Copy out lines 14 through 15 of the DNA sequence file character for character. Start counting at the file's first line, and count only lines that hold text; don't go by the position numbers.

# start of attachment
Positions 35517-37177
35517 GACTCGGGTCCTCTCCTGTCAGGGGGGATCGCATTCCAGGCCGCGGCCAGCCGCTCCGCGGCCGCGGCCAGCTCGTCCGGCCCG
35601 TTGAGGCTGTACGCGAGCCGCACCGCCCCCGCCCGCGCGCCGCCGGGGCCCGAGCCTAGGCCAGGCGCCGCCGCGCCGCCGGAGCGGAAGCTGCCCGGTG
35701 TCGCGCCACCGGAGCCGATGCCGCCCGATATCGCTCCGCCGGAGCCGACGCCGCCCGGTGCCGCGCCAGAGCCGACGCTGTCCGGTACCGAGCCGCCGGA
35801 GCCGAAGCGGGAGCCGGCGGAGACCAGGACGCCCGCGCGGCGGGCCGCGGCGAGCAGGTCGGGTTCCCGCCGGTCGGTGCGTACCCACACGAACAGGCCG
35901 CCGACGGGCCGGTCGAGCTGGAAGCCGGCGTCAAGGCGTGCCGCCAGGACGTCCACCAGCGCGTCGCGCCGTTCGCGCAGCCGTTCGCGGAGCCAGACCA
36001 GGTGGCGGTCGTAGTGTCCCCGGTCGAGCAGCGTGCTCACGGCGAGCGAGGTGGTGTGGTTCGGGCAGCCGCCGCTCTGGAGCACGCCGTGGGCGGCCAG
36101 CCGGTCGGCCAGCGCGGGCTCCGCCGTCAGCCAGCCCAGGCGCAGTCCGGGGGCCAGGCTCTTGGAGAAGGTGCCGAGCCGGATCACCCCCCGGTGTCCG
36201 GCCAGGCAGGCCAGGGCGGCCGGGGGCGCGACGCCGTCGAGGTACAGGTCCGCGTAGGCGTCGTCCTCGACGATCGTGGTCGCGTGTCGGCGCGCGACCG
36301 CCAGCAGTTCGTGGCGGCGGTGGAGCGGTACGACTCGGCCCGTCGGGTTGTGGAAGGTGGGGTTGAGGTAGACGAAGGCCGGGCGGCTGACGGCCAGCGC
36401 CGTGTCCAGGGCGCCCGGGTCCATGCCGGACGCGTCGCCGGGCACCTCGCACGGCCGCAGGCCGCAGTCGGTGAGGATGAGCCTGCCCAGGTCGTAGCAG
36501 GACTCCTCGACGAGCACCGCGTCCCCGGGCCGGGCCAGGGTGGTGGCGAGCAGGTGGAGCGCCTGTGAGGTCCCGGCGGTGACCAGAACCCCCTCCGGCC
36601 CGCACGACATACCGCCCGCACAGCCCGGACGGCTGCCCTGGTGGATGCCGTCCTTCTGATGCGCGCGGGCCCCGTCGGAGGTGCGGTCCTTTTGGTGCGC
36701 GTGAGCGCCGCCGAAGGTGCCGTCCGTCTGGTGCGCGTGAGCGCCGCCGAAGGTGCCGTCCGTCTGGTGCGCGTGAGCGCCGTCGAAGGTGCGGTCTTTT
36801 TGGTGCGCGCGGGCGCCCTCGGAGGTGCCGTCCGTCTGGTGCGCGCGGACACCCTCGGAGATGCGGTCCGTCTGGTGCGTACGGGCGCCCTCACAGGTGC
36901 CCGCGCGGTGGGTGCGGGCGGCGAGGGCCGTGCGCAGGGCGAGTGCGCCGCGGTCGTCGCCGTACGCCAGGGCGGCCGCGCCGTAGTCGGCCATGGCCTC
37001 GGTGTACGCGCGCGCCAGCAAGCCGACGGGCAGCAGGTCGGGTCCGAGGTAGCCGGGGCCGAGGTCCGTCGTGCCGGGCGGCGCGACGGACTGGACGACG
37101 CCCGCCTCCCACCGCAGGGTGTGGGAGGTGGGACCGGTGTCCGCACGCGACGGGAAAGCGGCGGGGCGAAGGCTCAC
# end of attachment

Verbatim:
36701 GTGAGCGCCGCCGAAGGTGCCGTCCGTCTGGTGCGCGTGAGCGCCGCCGAAGGTGCCGTCCGTCTGGTGCGCGTGAGCGCCGTCGAAGGTGCGGTCTTTT
36801 TGGTGCGCGCGGGCGCCCTCGGAGGTGCCGTCCGTCTGGTGCGCGCGGACACCCTCGGAGATGCGGTCCGTCTGGTGCGTACGGGCGCCCTCACAGGTGC